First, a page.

Browse Prior Art Database

Speech Output Display Terminal

IP.com Disclosure Number: IPCOM000041723D
Original Publication Date: 1984-Mar-01
Included in the Prior Art Database: 2005-Feb-02
Document File: 2 page(s) / 19K

Publishing Venue

IBM

Related People

Barnett, CJ: AUTHOR [+5]

Abstract

This article describes a method of providing blind-user awareness of the device status on a speech-output display terminal. The device in questions is an IBM 3278 display terminal, modified in such a way as to provide spoken output of screen data, aimed at the blind or visually-impaired user. Directives given via a small auxiliary keypad enable the blind user to have read out to him selected lines, words, or characters from the screen, or to have spoken such things as cursor position. However, awareness of device status poses a rather different problem. This is normally conveyed to a sighted user via a status indicator row along the bottom of the screen.

This text was extracted from a PDF file.
At least one non-text object (such as an image or picture) has been suppressed.
This is the abbreviated version, containing approximately 51% of the total text.

Page 1 of 2

Speech Output Display Terminal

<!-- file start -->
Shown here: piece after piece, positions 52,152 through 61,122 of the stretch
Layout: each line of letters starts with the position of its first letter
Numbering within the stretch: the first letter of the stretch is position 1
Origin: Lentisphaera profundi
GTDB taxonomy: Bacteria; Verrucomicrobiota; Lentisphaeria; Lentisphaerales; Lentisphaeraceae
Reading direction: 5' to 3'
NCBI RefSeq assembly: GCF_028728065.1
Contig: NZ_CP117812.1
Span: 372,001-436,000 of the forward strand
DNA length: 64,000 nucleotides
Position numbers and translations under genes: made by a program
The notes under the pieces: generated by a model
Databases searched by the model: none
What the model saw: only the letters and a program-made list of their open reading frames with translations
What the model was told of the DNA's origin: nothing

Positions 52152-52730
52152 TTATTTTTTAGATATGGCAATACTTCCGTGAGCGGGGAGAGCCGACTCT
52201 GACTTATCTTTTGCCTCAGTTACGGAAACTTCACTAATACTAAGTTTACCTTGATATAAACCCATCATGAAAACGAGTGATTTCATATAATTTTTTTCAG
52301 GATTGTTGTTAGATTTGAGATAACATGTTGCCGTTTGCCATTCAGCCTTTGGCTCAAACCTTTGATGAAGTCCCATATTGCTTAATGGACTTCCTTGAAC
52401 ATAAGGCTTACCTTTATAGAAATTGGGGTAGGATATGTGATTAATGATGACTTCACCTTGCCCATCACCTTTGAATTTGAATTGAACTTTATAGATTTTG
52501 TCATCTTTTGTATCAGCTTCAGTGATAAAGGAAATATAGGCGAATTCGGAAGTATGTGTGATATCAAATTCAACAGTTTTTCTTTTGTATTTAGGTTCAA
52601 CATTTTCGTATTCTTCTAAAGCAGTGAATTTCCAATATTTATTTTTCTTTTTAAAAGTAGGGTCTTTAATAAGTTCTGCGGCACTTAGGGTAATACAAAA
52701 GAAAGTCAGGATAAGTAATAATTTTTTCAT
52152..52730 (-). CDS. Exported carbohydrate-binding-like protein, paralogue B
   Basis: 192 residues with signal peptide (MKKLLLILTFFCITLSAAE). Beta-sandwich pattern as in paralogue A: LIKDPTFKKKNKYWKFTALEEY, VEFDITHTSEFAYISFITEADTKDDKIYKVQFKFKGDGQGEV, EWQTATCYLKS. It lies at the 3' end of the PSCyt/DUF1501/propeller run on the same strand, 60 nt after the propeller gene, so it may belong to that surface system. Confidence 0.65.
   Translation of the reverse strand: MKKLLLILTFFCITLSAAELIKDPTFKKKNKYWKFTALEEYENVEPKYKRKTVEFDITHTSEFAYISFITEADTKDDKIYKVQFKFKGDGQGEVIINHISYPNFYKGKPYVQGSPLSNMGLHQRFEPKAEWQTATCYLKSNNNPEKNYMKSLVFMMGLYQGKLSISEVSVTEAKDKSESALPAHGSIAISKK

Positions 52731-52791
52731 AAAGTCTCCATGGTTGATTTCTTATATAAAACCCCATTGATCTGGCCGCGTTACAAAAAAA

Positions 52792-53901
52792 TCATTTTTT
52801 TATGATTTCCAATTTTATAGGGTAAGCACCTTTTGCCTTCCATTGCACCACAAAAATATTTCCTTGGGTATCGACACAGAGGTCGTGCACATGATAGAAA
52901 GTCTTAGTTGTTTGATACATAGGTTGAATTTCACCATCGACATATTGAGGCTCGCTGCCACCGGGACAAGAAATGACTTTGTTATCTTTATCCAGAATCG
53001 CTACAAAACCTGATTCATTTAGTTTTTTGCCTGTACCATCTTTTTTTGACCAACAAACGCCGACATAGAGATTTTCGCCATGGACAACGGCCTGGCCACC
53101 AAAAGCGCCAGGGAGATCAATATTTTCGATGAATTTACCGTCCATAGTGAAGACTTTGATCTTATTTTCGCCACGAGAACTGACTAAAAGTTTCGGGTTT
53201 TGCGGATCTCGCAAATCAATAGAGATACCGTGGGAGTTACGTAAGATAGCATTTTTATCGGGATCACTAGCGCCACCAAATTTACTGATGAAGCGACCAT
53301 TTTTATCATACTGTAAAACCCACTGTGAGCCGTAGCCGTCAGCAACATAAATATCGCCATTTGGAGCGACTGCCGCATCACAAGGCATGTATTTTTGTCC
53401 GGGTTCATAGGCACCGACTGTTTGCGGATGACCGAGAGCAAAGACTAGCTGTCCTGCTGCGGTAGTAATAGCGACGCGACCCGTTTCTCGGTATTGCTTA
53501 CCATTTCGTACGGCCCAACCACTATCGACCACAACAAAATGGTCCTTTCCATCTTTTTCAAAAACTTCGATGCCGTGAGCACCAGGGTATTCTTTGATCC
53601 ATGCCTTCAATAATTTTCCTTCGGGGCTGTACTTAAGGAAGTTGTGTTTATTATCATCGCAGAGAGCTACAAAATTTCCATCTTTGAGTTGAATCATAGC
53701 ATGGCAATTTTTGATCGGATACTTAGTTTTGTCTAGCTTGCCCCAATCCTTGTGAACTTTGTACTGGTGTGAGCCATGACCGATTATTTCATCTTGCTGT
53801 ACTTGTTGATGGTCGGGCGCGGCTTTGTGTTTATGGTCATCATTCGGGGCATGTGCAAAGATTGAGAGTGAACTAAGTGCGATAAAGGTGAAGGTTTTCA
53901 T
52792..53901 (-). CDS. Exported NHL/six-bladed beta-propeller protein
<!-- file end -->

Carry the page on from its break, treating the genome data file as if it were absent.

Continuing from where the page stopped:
This article describes a method of providing blind-user awareness of the device status on a speech-output display terminal. The device in questions is an IBM 3278 display terminal, modified in such a way as to provide spoken output of screen data, aimed at the blind or visually-impaired user. Directives given via a small auxiliary keypad enable the blind user to have read out to him selected lines, words, or characters from the screen, or to have spoken such things as cursor position. However, awareness of device status poses a rather different problem. This is normally conveyed to a sighted user via a status indicator row along the bottom of the screen. Its format is that of a series of groups of special symbols and pictures - intended to be graphically analogous to the prevailing machine status (and therefore internationally understood). In practice, the sighted user who experiences an unfamiliar symbol or combination, enlists the help of a detailed explanatory booklet (contained within the keyboard for quick reference) showing different symbol combinations and relating them to particular machine status. In this way he perhaps gradually grows familiar with an increasing subset of these symbols. The blind and independent-minded user would have a problem then, if when querying machine status from his keypad, he was barraged with even direct verbal descriptions of each individual symbol. For example, the status row situation shown below would yield: "Four in a box, A underlined, blob, big X, pin man, grid, question mark". The first part of the method is therefore to store, within the device's memory, a table mapping the common combinations of indicator symbols within a group to the actual machine status they are intended to convey - expressed verbally, and to have the device access this automatically, for each group, when the auxiliary "device status query" key is pressed. In this way the indicator situation shown in the figure would generate (o...